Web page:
Pinellas Co. considers GMO mosquitoes to fight Zika

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This week, the Florida Department of Health confirmed the first non-travel related case of the Zika virus in Pinellas County. But Pinellas is a big county, with nearly 1-million people packed into 24 different cities and towns, and many want to know where exactly that case of Zika could be.

Congressman David Jolly (R)-Pinellas is among the critics calling for more specifics.

"If you look at Miami, they gave us a 1.5 mile radius, I think that would be appropriate," said Jolly. "We certainly don't want to set off a panic where none is necessary but give the public more information. Let us know the general area of the current case so that we can make decisions for ourselves."

Friday, a bipartisan group of lawmakers, including Jolly, Florida Rep. Chris Sprowls (R)-Pinellas and Pinellas County commissioners, sent a letter to HHS Secretary Sylvia Burwell asking for the authorization to use the mutant mosquitoes. They are currently being prepared for a trial in the Florida Keys.

Rep. Sprowls explained the request, if approved, does not mean the county would automatically use the engineered mosquitoes, but that county officials would have the option if Zika spreads beyond the one non travel-related case.

"Hopefully we don't need any of these tools because it's not an issue. But should we need them then we want to have them," said Rep. Sprowls.

The modified mosquitoes are created by Oxitec, a company based in the UK. Scientists inject non-biting male mosquitoes with a fluorescent tracker and a gene that kills the next generation of mosquitoes. When the males mate with a female of the Aedes aegypti variety, the species most likely to spread Zika, the offspring do not mature and die. The goal is to eliminate much of the population capable of spreading the virus linked to deformities in developing babies.

According to Rep. Sprowls, under current guidelines, the Food and Drug Administration will not allow the mutant mosquitoes to be released in the U.S. until the trial in the Keys is complete. It's on hold because of controversy over the use of the mosquitoes in Monroe County. That's why local lawmakers are asking for an emergency exception.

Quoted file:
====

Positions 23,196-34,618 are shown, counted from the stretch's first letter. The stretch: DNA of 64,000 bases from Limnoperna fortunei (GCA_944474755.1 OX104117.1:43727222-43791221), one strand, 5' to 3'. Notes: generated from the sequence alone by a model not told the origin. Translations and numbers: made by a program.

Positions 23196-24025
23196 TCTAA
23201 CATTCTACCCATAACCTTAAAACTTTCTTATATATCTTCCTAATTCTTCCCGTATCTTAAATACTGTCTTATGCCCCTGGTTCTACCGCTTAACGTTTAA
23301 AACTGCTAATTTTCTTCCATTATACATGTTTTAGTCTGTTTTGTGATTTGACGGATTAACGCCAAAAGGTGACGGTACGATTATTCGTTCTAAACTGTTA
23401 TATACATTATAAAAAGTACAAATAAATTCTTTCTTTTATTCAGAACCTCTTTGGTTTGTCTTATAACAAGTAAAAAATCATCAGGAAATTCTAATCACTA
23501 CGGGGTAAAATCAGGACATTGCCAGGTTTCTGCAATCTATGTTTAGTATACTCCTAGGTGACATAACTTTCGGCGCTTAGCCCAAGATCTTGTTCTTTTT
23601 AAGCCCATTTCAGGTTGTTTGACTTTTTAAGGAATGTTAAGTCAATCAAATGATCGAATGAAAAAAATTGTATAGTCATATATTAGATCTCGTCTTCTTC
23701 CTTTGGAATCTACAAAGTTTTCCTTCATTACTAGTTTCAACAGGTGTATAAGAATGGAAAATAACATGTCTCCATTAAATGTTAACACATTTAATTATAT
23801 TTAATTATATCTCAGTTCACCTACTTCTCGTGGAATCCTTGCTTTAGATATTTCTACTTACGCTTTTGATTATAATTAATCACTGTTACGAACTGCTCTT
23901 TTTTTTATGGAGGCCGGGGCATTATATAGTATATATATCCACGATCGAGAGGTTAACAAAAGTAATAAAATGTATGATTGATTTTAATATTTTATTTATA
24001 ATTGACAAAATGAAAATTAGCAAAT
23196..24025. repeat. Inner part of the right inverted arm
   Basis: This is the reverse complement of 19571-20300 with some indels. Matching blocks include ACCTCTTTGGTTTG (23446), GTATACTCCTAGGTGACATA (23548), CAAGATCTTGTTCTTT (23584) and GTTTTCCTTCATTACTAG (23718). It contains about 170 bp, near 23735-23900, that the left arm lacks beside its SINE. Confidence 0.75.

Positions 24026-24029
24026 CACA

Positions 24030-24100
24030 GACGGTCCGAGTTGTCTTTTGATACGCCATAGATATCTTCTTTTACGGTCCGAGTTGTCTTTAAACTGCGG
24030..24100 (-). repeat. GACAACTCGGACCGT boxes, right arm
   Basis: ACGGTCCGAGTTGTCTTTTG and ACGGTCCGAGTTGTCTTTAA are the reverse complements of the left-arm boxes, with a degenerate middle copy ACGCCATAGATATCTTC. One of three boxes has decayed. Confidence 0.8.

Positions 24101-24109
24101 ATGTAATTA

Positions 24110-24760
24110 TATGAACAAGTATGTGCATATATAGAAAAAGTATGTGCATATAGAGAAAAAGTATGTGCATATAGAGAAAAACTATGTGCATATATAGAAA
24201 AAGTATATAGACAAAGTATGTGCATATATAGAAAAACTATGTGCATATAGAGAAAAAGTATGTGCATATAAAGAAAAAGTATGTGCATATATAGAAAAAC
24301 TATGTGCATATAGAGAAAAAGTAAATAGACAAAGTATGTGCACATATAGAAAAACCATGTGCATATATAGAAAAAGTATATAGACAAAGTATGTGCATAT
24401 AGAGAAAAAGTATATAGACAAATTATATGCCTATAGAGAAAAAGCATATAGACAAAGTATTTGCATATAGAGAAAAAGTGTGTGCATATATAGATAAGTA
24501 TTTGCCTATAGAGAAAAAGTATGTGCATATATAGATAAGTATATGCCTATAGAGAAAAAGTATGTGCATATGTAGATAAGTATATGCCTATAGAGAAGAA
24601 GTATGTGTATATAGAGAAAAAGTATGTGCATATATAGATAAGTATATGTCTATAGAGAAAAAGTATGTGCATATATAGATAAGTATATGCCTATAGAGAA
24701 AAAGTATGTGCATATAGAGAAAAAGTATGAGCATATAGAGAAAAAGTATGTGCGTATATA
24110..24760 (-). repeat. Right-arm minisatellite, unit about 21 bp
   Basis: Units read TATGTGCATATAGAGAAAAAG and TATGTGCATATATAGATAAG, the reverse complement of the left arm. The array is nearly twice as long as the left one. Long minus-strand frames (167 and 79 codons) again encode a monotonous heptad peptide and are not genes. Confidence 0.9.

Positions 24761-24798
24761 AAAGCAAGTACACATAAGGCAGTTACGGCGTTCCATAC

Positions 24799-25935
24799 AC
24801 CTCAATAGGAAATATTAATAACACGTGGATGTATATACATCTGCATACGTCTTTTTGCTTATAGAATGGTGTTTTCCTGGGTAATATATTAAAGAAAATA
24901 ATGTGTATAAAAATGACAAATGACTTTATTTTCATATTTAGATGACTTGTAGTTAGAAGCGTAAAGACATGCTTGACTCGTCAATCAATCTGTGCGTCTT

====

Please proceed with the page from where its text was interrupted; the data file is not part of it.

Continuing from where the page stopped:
Rep. Sprowls says he recognizes the concerns over genetically modified organisms, but attributes them to misinformation. He's encouraged by tests with the engineered mosquitoes outside the U.S. in the Cayman Islands and Brazil.

"It's had a very high success rate and should it be something that we could use to get rid of this virus here in Pinellas I want us to be able to do it," said Rep. Sprowls.

Meanwhile, medical professionals, including FOX 13's Dr. Joette Giovinco say the longer state and local officials wait, the more people could be at risk.

"We wish people all over the state were going into their backyards and eradicating standing water but the reality is that's probably not the case," said Giovinco. "People are very busy, they have their day-to-day lives and if they don't really sense a threat to their immediate threat to themselves they may not take action."

Pinellas County mosquito control agrees: mosquitos that carry Zika can breed in even the tiniest amount of water, so the more information about a suspected Zika hot zone, the better.

WATCH: Where, exactly is Zika in Bay Area?

But they say they haven't even told them where the case is.

"If you have a construction site, they put up signs saying please use caution. I think that same kind of message would apply here," said Rob Krueger, entomology and education support specialist for Pinellas County mosquito control. "The thing is, for as much information as we've been putting out there about draining your containers and putting on repellant, the average person seems not to care about it."

Florida's Department of Health says it's still working to pin down exactly where they believe the Pinellas county case may have been contracted.

"One case does not mean active transmission is taking place and that's why the department conducts a thorough investigation by sampling close contacts and community members around each case to determine if additional people are infected," said Florida Department of Health communications director Mara Gambineri. "If DOH finds evidence that ongoing active transmission is occurring in an area, the media and the public will be notified."

Mosquito control officials say everyone needs to do their part: dump out standing water and turn over or remove anything where water can pool. It's also important to pick garbage. The Aedes aegypti mosquito, which carries the Zika virus, can breed in just a tiny amount of water; a bottle cap or even a discarded potato chip bag are perfect places for their larvae to grow.